Plaintiff Harris was insured by defendant Safeco Insurance Companies of America when he was injured in a motor vehicle collision on May 2, 1990. Subsequently, plaintiff filed this action seeking additional personal injury protection coverage based on the failure of the application for his insurance policy to conform with the provisions of former OCGA 33-34-5
(b) at the time of the accident. This statute required an application for a new policy of automobile insurance to contain a statement in boldface type indicating that the optional coverage listed in former OCGA 33-34-5
(a) had been explained to the applicant and also provided that this statement be signed by the applicant. Defendant Safeco appeals from the grant of summary judgment in favor of plaintiff holding that the statement in its application form was not in compliance with the law. Held: In the absence of compliance with former OCGA 33-34-5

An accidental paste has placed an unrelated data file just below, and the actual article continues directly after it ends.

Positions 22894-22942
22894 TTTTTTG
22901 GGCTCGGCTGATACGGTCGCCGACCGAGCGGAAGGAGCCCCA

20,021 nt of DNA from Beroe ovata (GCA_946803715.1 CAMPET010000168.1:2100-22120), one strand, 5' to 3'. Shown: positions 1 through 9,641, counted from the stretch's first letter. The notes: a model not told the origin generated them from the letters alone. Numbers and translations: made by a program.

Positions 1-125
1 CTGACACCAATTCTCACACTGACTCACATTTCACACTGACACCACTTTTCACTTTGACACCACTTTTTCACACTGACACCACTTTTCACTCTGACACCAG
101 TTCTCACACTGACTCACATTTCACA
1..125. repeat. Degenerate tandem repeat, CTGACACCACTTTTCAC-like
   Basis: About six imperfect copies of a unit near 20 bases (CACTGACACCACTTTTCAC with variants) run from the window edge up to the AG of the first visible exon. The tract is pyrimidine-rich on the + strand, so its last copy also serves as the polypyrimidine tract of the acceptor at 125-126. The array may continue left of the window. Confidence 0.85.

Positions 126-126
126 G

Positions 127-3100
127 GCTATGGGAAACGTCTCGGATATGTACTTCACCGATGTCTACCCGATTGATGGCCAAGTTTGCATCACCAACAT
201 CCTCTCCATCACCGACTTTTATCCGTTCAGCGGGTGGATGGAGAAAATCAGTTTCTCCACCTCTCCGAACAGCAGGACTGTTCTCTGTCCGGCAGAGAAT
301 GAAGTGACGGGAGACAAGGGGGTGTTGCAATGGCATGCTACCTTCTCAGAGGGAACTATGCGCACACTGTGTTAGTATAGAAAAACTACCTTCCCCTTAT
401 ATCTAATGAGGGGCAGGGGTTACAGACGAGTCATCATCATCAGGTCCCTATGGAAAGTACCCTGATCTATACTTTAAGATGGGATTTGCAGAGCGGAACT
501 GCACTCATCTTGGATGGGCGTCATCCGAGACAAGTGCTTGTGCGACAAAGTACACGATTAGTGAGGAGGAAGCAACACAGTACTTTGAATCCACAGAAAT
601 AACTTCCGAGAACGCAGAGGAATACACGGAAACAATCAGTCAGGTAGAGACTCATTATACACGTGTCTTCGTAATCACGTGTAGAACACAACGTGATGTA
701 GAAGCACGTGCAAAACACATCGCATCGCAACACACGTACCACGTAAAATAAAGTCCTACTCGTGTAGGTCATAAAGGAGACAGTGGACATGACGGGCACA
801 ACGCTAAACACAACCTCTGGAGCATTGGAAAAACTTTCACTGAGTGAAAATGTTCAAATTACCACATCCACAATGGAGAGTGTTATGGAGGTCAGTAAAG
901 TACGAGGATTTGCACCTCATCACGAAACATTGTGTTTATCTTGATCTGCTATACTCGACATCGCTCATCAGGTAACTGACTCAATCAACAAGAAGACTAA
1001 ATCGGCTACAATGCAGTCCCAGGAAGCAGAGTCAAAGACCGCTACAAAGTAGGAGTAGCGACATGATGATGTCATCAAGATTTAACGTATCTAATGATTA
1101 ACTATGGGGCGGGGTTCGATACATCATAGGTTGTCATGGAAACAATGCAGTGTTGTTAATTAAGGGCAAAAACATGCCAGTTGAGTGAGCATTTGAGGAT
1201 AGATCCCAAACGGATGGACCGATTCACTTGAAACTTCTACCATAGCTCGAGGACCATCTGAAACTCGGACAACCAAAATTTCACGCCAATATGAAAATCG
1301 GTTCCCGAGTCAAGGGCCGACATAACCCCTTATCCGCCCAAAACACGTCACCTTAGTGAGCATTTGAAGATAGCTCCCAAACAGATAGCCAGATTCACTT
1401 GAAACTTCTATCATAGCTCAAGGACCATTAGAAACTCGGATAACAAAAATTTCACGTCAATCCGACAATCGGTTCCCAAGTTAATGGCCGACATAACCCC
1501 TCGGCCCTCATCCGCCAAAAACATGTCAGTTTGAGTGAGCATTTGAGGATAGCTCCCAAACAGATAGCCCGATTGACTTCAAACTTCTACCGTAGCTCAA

(b) there is no effective rejection of the optional coverage and such may be claimed by tendering the appropriate premiums. Flewellen v. Atlanta Cas. Co., 250 Ga. 709
, 712 (1) (300 SE2d 673
). See also Jones v. State Farm Mut. Auto. Ins. Co., 156 Ga. App. 230
, 234 (1) (274 SE2d 623
). The definitive case in regard to whether an insurance application satisfies the requirement for boldface type is Southern Guaranty Ins. Co. of Ga. v. Goddard, 259 Ga. 257 (379 SE2d 778)
, which defines boldface type as "that print which exhibits a face sufficiently heavy in appearance to cause it to be more conspicuous than the print which surrounds it." Id. at 258.
In the case sub judice, the sole issue is whether the required statement was printed in boldface type. The application form in this case contains an adequate statement signed by the applicant. The problem is that the statement is printed in red type which is no heavier and actually may be less heavy in appearance than the surrounding type. Defendant seizes on the references to conspicuousness in the original definition and cases which follow it, but there is no avoiding that the red type in the application form in this case if conspicuous is so only because of color and not because heavier in appearance. The only previous case dealing with color variations in the print was Duncan v. American Mut. Fire Ins. Co., 197 Ga. App. 548 (398 SE2d 759)
, where some of the words in the statement were in red print, albeit also in bold type as defined by the Supreme Court of Georgia.